New Report Finds That a “Millionaire Tax” Would Make Massachusetts’ Tax System Fairer

For Immediate Release: April 7, 2022

BOSTON, MA – Currently, Massachusetts has an “upside-down” state and local tax system, meaning those with the highest incomes pay a smaller share of their income toward state and local taxes than the rest of us. A “millionaire tax” would help turn our tax system right side up by applying an additional tax to the portion of a household’s taxable income that exceeds $1 million a year. A new report from the Massachusetts Budget and Policy Center (MassBudget), “Millionaire Tax Would Make Massachusetts Tax System Fairer,” explores the Fair Share Amendment’s potential impact on the state’s different income groups and how that would affect tax fairness.
 
The report finds:
  • The Fair Share Amendment would raise the average share of household income paid in state and local taxes by the top 1% from 6.8 percent to 8.7 percent.
  • The average household income of the top 1% is $2.4 million a year in Massachusetts. This increase would bring their share of household income paid in state and local taxes closer to the average 8.9 percent paid by households in the bottom 99%.
  • Less than one percent of Mass. households—fewer than 7 in every thousand—would see their taxes increase under the Fair Share Amendment.

“Tax fairness is an important feature of any well-designed tax system,” says Kurt Wise, the report’s author and a Senior Policy Analyst at MassBudget. “Unfortunately, Massachusetts’ state and local system is not fair; it’s upside down. An additional tax applied only to the portion of a household’s income above $1 million would help turn our tax system right side up.”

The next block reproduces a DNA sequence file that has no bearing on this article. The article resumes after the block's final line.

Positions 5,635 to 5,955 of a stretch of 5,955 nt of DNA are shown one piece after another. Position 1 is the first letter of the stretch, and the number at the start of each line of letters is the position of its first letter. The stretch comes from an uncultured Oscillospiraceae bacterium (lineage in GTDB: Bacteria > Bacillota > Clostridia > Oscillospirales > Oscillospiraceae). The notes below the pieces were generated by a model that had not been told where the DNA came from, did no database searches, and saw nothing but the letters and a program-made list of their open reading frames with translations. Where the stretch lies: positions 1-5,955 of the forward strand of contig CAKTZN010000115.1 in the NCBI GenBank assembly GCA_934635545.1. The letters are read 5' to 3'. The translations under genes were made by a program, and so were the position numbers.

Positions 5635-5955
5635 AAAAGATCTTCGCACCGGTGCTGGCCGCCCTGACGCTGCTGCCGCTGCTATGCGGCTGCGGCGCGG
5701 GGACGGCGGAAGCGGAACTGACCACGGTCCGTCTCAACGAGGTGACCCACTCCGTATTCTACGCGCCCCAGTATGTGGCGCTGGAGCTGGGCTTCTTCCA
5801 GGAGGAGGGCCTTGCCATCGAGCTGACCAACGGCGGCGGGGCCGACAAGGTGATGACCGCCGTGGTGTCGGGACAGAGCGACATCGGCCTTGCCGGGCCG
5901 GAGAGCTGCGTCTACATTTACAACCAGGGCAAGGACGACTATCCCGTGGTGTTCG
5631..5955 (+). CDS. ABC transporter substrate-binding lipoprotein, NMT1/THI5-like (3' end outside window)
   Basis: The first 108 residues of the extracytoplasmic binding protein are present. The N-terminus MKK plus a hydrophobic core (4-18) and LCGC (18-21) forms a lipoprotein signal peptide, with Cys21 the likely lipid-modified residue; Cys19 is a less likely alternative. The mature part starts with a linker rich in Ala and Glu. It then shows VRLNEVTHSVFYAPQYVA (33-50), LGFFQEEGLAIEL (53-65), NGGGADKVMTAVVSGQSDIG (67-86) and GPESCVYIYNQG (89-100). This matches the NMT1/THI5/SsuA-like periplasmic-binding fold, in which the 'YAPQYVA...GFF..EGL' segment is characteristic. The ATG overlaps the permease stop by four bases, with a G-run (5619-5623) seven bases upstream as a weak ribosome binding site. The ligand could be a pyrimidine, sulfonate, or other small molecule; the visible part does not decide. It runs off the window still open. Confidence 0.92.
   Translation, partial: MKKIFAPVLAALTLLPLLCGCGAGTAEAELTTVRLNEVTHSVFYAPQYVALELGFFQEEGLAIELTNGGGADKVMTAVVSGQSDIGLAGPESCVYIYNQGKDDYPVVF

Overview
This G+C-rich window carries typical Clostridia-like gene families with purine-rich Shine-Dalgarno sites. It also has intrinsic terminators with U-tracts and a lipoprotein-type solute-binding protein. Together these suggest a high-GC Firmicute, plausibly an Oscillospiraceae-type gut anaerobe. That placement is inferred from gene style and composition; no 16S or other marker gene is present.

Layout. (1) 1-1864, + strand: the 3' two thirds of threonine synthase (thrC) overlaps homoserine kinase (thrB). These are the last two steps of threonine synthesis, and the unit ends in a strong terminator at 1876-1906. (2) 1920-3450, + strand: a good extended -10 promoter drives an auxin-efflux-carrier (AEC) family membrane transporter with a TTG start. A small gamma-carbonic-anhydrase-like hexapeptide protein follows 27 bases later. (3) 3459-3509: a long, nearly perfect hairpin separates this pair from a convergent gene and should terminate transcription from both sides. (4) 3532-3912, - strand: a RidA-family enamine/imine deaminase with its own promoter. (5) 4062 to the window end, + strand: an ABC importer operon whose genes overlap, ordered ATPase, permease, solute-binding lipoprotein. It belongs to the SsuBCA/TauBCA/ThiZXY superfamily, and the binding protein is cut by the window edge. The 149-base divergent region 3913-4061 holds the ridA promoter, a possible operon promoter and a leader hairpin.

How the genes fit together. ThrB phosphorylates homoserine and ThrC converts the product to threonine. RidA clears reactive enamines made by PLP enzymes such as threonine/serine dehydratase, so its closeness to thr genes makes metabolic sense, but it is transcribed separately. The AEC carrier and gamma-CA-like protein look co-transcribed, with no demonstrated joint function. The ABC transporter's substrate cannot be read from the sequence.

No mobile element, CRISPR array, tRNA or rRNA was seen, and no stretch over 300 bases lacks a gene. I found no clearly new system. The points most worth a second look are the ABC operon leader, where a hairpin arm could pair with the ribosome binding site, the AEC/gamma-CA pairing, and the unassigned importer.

The report is the latest in a series from MassBudget analyzing the racial and economic impacts of raising tax rates on very high-income households. The recent A Millionaire Tax Would Advance Racial Justice in Massachusetts report found that a higher tax rate on income over $1 million a year would be paid overwhelmingly by very high-income, white households. Further, the investments made possible with the resulting revenue could have a disproportionately beneficial impact on Black, brown and Hispanic communities. Due to a centuries-long history of systemic racism, these groups have much lower average household incomes and continue to face obstacles to economic opportunity.
 
“A millionaire tax would level the playing field,” says Marie-Frances Rivera, President of MassBudget. “With nearly $2 billion in new revenue, we can make sustained, transformational investments in every community in the Commonwealth. Adopting a millionaire tax is the way we make racial and economic equity a reality. It’s a win-win-win for the people of Massachusetts.”
 
Key staff related to these studies are available for additional questions or comments upon request.
 
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Contact:
Reginauld Williams, Communications Director
617-426-1228 x102, rwilliams@massbudget.org

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